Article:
CLIMATE: Despite optimism over China’s clean energy plans, climate advocates around the world fear another presidential term of inaction in the U.S. will have catastrophic consequences. (InsideClimate News)

• California officials digress on how best to address climate change as wildfires this year have burned a record 4 million acres — an area the size of Connecticut. (San Francisco Chronicle, Associated Press)
• The U.S. Supreme Court will decide whether a climate lawsuit by the City of Baltimore against oil companies should be heard in state or federal court. (Reuters)
• An Illinois scientist says the Trump administration appears to be delaying a call for researchers to contribute to the next National Climate Assessment. (E&E News, subscription)
• Exxon Mobil intends to significantly increase carbon emissions at a time when its rivals are committing to curb oil and zero-out emissions. (Bloomberg)
• The world’s largest renewable developer, Florida’s NextEra Energy, surpasses Exxon Mobil in stock market value. (E&E News, subscription)

***SPONSORED LINK: MnSEIA’s 7th annual Gateway to Solar conference is next week! Join us Oct. 12-13 for a SEIA State Chapter Roundtable, keynotes such as Attorney General Keith Ellison and Minnesota State Legislators, D&I training for energy professionals, and much more.***

• An Ohio judge declines the state attorney general’s request to block FirstEnergy and other defendants named in an alleged bribery scheme from making political donations. (WOSU)
• Connecticut Gov. Ned Lamont signs a bill from an emergency legislative session that gives consumers credits and reimburses them for lost food during extended electric utility outages. (The Advocate)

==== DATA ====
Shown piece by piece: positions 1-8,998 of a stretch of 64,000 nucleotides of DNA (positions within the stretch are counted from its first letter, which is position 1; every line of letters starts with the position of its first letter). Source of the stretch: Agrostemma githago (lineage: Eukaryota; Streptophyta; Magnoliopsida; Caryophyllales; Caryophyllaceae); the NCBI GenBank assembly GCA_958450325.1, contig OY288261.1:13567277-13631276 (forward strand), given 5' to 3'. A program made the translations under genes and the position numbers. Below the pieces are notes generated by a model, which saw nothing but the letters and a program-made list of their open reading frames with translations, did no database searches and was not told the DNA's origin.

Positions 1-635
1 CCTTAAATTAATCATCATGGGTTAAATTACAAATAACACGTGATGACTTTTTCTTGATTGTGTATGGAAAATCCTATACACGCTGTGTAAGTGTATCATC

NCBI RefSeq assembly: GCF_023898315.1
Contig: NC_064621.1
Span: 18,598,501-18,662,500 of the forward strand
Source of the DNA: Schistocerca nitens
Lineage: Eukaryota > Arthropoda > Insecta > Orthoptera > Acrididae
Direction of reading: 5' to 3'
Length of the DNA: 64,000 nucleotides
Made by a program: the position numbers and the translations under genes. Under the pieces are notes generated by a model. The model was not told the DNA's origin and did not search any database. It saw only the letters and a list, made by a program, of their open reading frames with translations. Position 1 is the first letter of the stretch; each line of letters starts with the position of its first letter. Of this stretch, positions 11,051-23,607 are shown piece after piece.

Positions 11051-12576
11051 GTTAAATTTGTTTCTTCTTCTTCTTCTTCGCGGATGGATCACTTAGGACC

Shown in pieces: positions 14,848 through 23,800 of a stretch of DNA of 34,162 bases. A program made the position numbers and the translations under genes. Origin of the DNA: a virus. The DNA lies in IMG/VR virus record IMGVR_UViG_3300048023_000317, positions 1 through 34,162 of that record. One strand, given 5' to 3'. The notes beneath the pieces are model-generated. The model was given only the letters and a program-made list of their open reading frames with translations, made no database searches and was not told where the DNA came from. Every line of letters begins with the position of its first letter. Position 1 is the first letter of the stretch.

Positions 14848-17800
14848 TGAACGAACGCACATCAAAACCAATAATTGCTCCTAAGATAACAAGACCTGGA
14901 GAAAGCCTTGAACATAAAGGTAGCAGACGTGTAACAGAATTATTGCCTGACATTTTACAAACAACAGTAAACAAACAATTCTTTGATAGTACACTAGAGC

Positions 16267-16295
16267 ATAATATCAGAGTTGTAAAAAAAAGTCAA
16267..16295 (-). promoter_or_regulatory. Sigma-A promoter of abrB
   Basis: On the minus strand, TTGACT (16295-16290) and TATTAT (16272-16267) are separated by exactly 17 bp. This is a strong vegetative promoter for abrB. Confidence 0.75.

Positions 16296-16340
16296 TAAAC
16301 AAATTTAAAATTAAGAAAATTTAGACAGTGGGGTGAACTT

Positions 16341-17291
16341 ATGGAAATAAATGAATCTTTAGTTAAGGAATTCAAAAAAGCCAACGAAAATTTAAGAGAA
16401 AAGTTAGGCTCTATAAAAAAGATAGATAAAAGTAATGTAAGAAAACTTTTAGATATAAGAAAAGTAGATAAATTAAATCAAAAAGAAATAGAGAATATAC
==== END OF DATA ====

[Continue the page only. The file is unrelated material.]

A Colorado advocate says the state’s recently released climate plan doesn’t push utilities hard enough on cutting emissions. (Utility Dive)

PIPELINES: The Appalachian Trail Conservancy expected scrutiny for accepting a $19.5 million gift from the Mountain Valley Pipeline’s developer, but it believes time will eventually show it was the right decision. (Energy News Network)

WIND: Advocates in New Hampshire hope delays caused by COVID-19 gives the state a chance to catch up to its New England neighbors in developing offshore wind. (Energy News Network)

• Illinois regulators grant an emergency motion to solar advocates that maintains full net metering credits for Ameren customers while also requiring an audit of the utility’s net metering program. (Utility Dive)
• A recent study from the National Renewable Energy Laboratory says combining hydropower facilities with floating solar panels could make both technologies cheaper and more reliable. (E&E News)

HYDROPOWER: Officials in New York and New England embrace Canadian hydropower as a more efficient path to low carbon emissions, but many environmentalists say it comes with unacceptable costs. (InsideClimateNews)

POLITICS: New Mexico Gov. Michelle Lujan Grisham is among politicians being targeted by a fossil fuel advocacy group with ties to President Trump’s reelection campaign. (Santa Fe New Mexican)

Experts say California’s ambitious plan to sell only zero-emissions vehicles by 2035 is feasible despite challenges. (CNN)
Electric truck maker Nikola says it is still on track to complete its Arizona manufacturing facility by 2023 despite its CEO’s departure. (Utility Dive)

• If the world truly wants to mitigate climate change, the oil and gas industry must take the lead, a columnist writes. (Houston Chronicle)
• Ohio lawmakers’ stalling to repeal a power plant subsidy law is a “brazen defiance of public opinion,” an editorial board says. (Columbus Dispatch)
Three energy advocates say it is past time for California’s grid to utilize predictive analytical tools to prevent power outages. (Energy News Network)

Ken is the director of the Energy News Network at Fresh Energy and is a founding editor of both Midwest Energy News and Southeast Energy News. Prior to joining Fresh Energy, he was the managing editor for online news at Minnesota Public Radio. He started his journalism career in 2002 as a copy editor for the Duluth News Tribune before spending five years at the Spokesman-Review in Spokane, Washington, where he worked as a copy editor, online producer, features editor and night city editor. A Nebraska native, Ken has a bachelor's degree from the University of Nebraska-Lincoln and a master's degree from the University of Oregon. He is a member of the Society of Professional Journalists and Investigative Reporters and Editors.